Tuesday, July 07, 2009
WoW subscriptions down to 5 million
Blizzard is quick to boast about their "over 11 million subscribers", but more than half of these subscribers are in China. And the Chinese servers have been down for a month now, with rumors circulating that they won't come back up anytime soon. So if Blizzard were to truthfully state how many subscribers they have right now, the number is down to somewhere around 5 million. But what is really happening is hard to make out, because everyone involved is keeping a lid on the news, total radio silence.
The best guess is that the story started by Blizzard transfering their WoW license in China from The9 to NetEase. Obviously The9 wasn't happy to lose this major earner, and filed several lawsuits. The new operator, NetEase, needs a license to run WoW. But the Chinese authorities didn't give NetEase a license, and "said that in order to protect the interests of domestic gaming enterprises, they would suspend review of all games belonging to foreign companies in the event of lawsuits or arbitration between foreign companies and Chinese companies". This could still go on for months!
Now financially this is less of a blow to Blizzard than it sounds. The Chinese players pay only about 6 cents per hour to play WoW, and most of that went to the Chinese operator, so in spite of China providing most of the players, it only provided a small part of the revenues and profits of Blizzard. Nevertheless the game being down for a month already certainly isn't good press, which is why Blizzard is keeping mum about it.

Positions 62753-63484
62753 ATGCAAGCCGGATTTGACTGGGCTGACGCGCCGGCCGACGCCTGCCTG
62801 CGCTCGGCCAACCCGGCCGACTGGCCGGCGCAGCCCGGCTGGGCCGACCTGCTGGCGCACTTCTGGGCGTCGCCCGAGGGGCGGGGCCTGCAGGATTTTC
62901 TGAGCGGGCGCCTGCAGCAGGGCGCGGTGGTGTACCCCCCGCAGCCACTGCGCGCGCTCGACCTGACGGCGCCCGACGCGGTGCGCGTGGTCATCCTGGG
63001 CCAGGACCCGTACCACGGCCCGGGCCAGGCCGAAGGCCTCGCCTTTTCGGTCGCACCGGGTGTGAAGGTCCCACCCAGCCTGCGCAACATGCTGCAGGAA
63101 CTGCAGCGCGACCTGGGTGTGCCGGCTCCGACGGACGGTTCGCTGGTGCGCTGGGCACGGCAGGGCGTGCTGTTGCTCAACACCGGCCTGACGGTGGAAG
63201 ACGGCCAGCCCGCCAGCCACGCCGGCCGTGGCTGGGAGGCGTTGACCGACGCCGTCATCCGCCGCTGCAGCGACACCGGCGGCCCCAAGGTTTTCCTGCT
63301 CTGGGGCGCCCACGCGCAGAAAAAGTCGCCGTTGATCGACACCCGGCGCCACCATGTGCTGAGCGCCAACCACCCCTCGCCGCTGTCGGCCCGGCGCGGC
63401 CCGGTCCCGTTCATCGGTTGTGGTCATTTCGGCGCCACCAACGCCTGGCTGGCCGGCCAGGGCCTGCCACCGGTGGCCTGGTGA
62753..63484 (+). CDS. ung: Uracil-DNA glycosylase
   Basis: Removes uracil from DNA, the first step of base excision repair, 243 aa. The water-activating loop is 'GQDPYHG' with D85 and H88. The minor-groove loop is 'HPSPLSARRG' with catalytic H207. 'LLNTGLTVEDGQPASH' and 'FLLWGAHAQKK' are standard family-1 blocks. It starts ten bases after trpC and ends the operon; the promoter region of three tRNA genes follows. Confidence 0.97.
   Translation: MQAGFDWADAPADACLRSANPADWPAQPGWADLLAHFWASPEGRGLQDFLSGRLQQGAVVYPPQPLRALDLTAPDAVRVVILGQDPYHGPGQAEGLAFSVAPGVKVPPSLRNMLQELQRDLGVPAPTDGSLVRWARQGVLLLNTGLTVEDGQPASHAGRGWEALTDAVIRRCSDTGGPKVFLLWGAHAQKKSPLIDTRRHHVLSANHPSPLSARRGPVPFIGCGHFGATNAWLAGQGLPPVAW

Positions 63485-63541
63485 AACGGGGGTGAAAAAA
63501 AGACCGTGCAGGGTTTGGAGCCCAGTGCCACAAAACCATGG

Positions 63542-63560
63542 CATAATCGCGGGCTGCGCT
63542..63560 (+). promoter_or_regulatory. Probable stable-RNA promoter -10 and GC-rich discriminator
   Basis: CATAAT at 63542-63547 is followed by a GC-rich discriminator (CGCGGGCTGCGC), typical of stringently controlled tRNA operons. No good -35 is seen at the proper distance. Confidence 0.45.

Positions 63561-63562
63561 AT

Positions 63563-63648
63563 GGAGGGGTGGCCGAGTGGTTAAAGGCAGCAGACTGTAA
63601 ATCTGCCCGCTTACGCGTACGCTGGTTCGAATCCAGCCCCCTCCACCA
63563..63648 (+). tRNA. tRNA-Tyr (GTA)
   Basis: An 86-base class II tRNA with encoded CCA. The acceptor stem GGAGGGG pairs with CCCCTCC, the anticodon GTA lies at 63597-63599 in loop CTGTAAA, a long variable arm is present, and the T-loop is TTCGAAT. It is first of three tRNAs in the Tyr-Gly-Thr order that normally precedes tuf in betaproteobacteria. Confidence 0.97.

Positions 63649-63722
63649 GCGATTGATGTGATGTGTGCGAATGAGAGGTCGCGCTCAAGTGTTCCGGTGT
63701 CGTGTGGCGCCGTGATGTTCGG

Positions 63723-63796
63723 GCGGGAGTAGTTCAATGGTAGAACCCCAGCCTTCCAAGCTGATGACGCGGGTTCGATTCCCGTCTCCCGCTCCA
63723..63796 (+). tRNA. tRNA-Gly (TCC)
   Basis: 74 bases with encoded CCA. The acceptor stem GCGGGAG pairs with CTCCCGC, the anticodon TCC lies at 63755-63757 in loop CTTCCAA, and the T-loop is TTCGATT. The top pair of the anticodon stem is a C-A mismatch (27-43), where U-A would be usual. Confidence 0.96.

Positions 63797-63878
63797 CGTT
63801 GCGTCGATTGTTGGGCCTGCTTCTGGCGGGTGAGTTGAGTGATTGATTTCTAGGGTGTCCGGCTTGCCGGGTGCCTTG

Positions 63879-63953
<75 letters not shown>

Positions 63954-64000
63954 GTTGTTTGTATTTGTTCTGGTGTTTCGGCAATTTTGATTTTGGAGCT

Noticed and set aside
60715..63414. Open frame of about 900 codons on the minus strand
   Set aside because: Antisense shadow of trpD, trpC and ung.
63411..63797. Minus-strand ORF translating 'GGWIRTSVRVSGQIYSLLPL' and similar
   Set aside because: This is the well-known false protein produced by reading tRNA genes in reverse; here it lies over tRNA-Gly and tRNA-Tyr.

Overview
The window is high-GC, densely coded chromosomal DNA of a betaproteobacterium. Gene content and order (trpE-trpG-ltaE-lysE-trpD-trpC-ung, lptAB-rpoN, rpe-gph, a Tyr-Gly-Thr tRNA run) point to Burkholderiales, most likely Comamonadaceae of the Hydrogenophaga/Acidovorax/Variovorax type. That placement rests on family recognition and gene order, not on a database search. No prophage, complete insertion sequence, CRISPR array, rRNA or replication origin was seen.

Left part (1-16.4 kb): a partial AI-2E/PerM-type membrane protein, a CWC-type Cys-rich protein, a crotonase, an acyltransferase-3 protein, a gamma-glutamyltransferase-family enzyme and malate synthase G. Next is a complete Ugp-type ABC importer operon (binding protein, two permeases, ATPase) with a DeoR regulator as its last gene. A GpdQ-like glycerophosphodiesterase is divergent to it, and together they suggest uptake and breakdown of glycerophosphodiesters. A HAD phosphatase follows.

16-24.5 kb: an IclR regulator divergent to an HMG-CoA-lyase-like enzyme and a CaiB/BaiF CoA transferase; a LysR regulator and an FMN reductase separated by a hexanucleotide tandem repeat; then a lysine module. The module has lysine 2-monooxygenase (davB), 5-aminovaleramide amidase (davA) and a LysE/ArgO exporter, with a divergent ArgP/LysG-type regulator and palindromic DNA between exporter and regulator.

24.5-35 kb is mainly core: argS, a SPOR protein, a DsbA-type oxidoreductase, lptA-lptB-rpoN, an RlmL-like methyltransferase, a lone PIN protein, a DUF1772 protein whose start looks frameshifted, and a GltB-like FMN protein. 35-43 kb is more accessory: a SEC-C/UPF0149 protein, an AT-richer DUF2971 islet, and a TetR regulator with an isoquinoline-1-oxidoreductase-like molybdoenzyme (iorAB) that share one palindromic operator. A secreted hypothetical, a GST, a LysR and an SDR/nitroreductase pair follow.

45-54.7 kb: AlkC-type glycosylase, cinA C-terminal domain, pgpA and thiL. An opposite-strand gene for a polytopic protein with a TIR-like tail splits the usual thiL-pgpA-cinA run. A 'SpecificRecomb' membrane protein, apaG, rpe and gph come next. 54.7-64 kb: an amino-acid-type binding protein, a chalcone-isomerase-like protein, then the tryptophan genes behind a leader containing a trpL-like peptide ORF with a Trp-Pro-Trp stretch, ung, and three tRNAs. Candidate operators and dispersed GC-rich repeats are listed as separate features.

Imagine Blizzard ran into some regulatory trouble with the US or European authorities and the US or Euro servers would be down for a month! Obviously that would cause a major shift in MMO market shares. In China WoW isn't even the biggest MMO, but there is no doubt that the disguised protectionism of the Chinese authorities will have some effect. Not all 6 million Chinese WoW players will patiently wait until the issue is resolved. The longer it takes, the more of them will wander off to other games, and not necessarily come back when the servers are back up. This may hurt the pride of Blizzard more than their wallet, but there is no doubt that this is major bad news for them. Just don't expect a press release from Blizzard spelling out the truth and its consequences.